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  • Passive Voice: Packing Up for Our Vacation in Australia (Review)

    Crown icon プレミアムメンバーのみアクセスできるレッスンです。



    • まだ終わっていないレッスン
    • 中級者
    • Passive voice
    • Simple tense
    • Continuous tense

    Passive voice Simple tense Continuous tense

    • レッスン開始
  • 概要

    Review the conversation "Packing Up for Our Vacation in Australia". Do multiple choice questions to review how to form a sentence in passive voice and the new vocabulary that you just learned.

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Packing Up for Our Vacation in Australia

(1) Jim: Listen
Well, tomorrow is the day. Have we finished the packing process?

"Tomorrow is the day" is a common English expression. It is used when there is a big event and you feel a lot of excitement toward it.

(2) Rose: Listen
Not yet. Your favorite shirts are still being washed. Have you packed all other necessary [vocab word=belonging]belongings[/vocab]?

"Your shirts are still being washed" is an example of passive voice in present continuous tense. It has the form Subject + be verb + "being" + verb in past participle.

(3) Jim: Listen
I've packed some clothes, but I can't find my travel documents.
(4) Rose: Listen
Your passport and flight tickets are in the suitcase. I put them there last night.
(5) Jim: Listen
For a moment, I thought I'd have to stay behind! The digital camera is still being [vocab word=charge]charged[/vocab].

"The digital camera is being charged" is in passive voice in present continuous tense. They are still charging the digital camera; it's not finished, yet. Note: to "stay behind" means to stay home and not go with other people.

(6) Rose: Listen
Who needs a digital camera when we have an iPhone?

"Who needs a digital camera?" is a rhetorical question - Rose knows the answer (= Nobody needs a digital camera when we have an iPhone). The sentence is a question sentence, but Rose is not really asking a question. She is telling Jim, "Nobody needs a digital camera" but in the form of a question.

(7) Jim: Listen
You're right. I must still be living in the 20th century.

Here, "must" is used to make a deduction. Jim thinks he still lives in the 20th century (in his head); he is sure of it.

(8) Rose: Listen
And don’t forget the [vocab word=snorkeling]snorkeling[/vocab] [vocab word=gear]gear[/vocab]. We're going to take [vocab word=diving]diving[/vocab] lessons.
(9) Jim: Listen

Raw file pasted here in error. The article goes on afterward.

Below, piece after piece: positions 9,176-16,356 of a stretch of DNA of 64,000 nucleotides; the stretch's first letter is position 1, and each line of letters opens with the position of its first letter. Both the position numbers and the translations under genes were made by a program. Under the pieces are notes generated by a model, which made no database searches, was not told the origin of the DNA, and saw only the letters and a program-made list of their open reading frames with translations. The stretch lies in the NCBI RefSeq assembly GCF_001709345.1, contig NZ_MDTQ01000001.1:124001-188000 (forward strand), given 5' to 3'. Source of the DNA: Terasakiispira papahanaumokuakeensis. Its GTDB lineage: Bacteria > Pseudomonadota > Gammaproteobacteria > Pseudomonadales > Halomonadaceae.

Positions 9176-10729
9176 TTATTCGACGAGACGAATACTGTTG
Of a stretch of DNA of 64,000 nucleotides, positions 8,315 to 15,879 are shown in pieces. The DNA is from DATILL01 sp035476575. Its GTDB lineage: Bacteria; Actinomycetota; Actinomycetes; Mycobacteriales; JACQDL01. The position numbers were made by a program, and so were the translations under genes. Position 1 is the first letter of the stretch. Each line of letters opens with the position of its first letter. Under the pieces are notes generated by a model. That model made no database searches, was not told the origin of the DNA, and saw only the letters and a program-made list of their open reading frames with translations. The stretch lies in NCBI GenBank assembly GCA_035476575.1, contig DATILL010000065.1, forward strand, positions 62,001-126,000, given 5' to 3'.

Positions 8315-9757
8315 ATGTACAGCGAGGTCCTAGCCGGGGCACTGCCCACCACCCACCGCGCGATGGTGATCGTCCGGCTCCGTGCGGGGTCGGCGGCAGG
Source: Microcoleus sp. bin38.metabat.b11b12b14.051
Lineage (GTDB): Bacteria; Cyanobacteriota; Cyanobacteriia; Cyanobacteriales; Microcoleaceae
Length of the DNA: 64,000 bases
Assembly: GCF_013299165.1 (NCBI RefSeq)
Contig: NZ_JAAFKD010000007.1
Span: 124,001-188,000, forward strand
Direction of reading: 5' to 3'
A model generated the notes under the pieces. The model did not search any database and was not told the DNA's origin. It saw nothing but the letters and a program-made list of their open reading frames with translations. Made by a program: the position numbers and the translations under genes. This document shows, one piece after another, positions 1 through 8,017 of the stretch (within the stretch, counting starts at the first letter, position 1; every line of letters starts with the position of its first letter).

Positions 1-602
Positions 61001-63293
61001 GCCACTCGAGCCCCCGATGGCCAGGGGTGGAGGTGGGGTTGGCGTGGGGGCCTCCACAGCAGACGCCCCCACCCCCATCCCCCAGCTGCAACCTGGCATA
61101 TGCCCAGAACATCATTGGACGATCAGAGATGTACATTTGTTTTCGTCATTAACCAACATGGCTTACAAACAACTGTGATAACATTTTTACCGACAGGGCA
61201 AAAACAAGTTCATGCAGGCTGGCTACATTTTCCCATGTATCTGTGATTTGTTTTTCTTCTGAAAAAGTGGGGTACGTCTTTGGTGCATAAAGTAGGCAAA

Everyone's snorkeling gear is already packed. Mike's going to love snorkeling at the Great Barrier Reef. He's always watching [vocab word=nature]nature[/vocab] [vocab word=show]shows[/vocab] about it on TV.
(10) Rose: Listen
He's already tucked in, but I doubt he's sleeping.

"He is already tucked in" is an example of passive voice in simple present. Rose tucked him in (she put him to bed).

(11) Jim: Listen
What about food? I know meals will be [vocab word=serve]served[/vocab] on the plane, but I don't like their [vocab word=prepackage]prepackaged[/vocab] meals.

"Meals will be served on the plane" is an example of passive voice in simple future tense. It has the form: Subject + "will be" + verb in past participle.

(12) Rose: Listen
Do they allow any [vocab word=external]external[/vocab] food or drinks on the airplane?

"They" is assumed to be the airline company or airline people.

(13) Jim: Listen
You know what? I'm not sure. I'll look it up. Is the taxi ride to the airport [vocab word=confirm]confirmed[/vocab]?

To "look up" something means to search for something - usually on the internet, book, or map etc.

(14) Rose: Listen
Yes, it's already confirmed. The [vocab word=pickup]pickup[/vocab] time is [vocab word=set]set[/vocab] for 8 in the morning.

The past participle of "set" is also "set".

(15) Jim: Listen
Great! Is the confirmation for our hotel reservation printed and ready to go?
(16) Rose: Listen
Yes. It's printed and packed in the suitcase.
(17) Jim: Listen
Great. So, what's left to pack? Do we still have anything to prepare?
(18) Rose: Listen
No. Pretty much everything is packed. We just need to get a good night's sleep. The alarm is set for 6:30, so we'll get at most six hours of sleep. Let's pack the last few items and go to bed.

"At most six hours" means 6 hours or less (6 hours, 5 hours, 4 hours ...).

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